What's the best way...a zip file with the .SLDASM and the .SLDPRT of the parts?

    Ron Wanttaja

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    cwilliamrose's Avatar
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    There's a function called "Pack and Go" which creates a full file set from an assembly.You can either put the file set on your local computer or have the function create a zip file containing all the necessary files. You'll want to check the file size to make sure it can be uploaded here. If the model is a single file you might be able the just upload it as an .SLDPRT file or have Pack and Go put the part file into a ZIP file for uploading.

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    rwanttaja's Avatar
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    Quote Originally Posted by cwilliamrose View Post
    There's a function called "Pack and Go" which creates a full file set from an assembly.You can either put the file set on your local computer or have the function create a zip file containing all the necessary files. You'll want to check the file size to make sure it can be uploaded here. If the model is a single file you might be able the just upload it as an .SLDPRT file or have Pack and Go put the part file into a ZIP file for uploading.
    The Zip file is 228K, forums have a 98K limit. I've put it up on a web page for downloading.

    http://www.bowersflybaby.com/sight.zip

    Be gentle with me. :-)

    Ron Wanttaja

  8. #8
    cwilliamrose's Avatar
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    That will work. I'll report back on Monday if I don't get to it tomorrow.

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    Just getting into your models Ron. Is the assembly a single part you will 3D print or is it meant to be separate parts in your application? I can do it either way but if you're planning to to print the part as one piece it should be modeled that way.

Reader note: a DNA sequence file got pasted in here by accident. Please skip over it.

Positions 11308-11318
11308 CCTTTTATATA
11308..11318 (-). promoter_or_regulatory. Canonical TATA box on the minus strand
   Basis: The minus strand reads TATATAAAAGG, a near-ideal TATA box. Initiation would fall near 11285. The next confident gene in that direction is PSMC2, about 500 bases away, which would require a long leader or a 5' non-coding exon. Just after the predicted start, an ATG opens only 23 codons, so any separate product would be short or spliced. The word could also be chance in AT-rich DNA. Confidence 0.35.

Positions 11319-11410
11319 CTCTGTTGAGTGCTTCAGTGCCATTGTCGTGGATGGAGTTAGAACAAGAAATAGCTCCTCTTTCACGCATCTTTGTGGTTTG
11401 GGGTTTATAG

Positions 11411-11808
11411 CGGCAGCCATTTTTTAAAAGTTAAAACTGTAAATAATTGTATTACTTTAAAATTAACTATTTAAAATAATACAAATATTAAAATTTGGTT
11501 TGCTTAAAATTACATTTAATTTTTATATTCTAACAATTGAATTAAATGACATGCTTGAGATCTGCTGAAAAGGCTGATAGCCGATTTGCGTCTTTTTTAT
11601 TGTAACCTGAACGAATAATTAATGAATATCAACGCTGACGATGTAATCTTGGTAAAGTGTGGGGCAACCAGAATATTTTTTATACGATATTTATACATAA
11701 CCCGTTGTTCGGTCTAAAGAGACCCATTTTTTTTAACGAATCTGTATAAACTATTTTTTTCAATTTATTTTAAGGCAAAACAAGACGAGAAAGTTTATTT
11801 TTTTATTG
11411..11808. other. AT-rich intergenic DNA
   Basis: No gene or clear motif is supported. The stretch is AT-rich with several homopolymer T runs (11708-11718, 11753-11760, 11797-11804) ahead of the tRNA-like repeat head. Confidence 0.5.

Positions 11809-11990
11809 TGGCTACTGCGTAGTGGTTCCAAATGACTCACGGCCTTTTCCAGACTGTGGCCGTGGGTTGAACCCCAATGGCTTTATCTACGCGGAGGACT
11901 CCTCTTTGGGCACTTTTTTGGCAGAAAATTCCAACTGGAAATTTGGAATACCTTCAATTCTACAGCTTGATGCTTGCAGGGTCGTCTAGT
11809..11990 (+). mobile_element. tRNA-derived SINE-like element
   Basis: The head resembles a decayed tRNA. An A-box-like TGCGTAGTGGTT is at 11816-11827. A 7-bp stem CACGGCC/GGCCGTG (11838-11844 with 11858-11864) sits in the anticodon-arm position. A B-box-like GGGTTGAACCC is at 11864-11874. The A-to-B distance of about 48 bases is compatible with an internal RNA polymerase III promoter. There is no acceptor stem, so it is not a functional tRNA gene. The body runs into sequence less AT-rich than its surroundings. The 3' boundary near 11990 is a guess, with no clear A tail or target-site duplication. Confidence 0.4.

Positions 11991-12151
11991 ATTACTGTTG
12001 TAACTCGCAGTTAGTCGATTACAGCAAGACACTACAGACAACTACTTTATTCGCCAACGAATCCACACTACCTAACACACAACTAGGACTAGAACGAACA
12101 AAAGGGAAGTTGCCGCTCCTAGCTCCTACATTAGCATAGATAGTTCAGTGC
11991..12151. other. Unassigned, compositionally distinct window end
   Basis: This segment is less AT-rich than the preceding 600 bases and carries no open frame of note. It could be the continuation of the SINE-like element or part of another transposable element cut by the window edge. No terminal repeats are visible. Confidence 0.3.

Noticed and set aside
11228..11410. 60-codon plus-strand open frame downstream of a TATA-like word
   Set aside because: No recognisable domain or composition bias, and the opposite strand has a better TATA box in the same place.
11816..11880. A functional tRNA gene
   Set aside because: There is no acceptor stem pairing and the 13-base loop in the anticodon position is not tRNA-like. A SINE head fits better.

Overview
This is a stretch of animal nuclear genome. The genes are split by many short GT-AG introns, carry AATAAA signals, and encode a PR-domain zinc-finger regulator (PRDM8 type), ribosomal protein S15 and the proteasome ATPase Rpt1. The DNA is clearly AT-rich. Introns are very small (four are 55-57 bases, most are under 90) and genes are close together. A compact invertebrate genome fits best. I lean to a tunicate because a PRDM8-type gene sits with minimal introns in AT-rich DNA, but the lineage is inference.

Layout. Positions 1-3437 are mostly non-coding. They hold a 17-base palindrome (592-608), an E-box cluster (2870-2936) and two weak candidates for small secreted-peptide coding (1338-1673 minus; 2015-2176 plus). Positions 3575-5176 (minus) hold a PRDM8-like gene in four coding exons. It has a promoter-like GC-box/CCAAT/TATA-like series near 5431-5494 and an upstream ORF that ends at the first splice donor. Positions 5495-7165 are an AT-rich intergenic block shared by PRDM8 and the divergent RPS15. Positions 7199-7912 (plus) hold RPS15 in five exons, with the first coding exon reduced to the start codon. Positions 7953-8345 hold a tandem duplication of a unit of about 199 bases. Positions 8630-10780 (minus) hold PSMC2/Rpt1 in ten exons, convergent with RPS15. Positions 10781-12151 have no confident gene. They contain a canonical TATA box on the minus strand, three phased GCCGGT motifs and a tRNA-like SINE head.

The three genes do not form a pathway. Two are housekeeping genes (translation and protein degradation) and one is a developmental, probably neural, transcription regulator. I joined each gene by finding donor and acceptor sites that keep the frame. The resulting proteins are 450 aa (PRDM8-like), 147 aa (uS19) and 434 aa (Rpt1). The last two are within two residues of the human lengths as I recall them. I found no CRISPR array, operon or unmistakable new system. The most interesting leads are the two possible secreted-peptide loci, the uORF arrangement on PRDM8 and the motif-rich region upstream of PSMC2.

10. #10
    cwilliamrose's Avatar
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    Here's a link to the one piece version I did.

    https://1drv.ms/u/s!AvtE9A43UNmAghi-bpbNbRJyN6gW

    And a screen shot;

    Name:  TEMP1.JPG
Views: 96
Size:  88.5 KB

    I have several comments on your models.

    First, you don't want to use multiple sketch entities to describe simple profiles. Your bracket has 25 entities (lines and splines but no arcs) where my cleaned up version has 14 lines and arcs, no splines. The problem with using so many entities in a profile is that each one creates a separate face which makes the model look cluttered and the file size will be larger to store all that extraneous data. Making a part or even a drawing of a part generated from a model like this becomes very difficult.

    What you want to do is the create the simplest possible profile sketch that has all the needed features and captures any design intent you feel is important. One question I had in cleaning up your profile was concerning the legs of the bracket -- the long one had pretty close to parallel sides but the short one had angled sides. I couldn't tell if that was an important part of the design or just the way the profile was originally drawn. I ended up making the longer one parallel and the shorter one with a 6 taper. The other thing you want to do is make the sketch easy to edit. Mine isn't too good because I was not sure what was important but it's much easier to deal with than your sketch would be because it's simpler and has dimensions and constraints fully describing each entity of the sketch. My sketch is fully defined (all entities are black) while yours is completely devoid of definition (all entities are blue). I can easily disturb your profile and cause it to change -- I can even do that unintentionally. Once that happens I can't put it back the way it was.

    If/when you want to use configurations you need to have dimensions driving the geometry so you can make new versions of your features by simply changing the dimensions.

    My model takes an average of what your model seemed to be doing. If it needs to change in any way it's easy to do so. Also, my part model is symmetrical where your assembly was not because there was nothing holding the various parts in place relative to each other. Again, it would be easy to disturb the assembly by mistake and not be able to get it back where it was originally. When you create an assembly each part needs to be mated to the other parts such that the assembly behaves like the real parts will when they are assembled.
    Last edited by cwilliamrose; 01-07-2019 at 09:39 AM.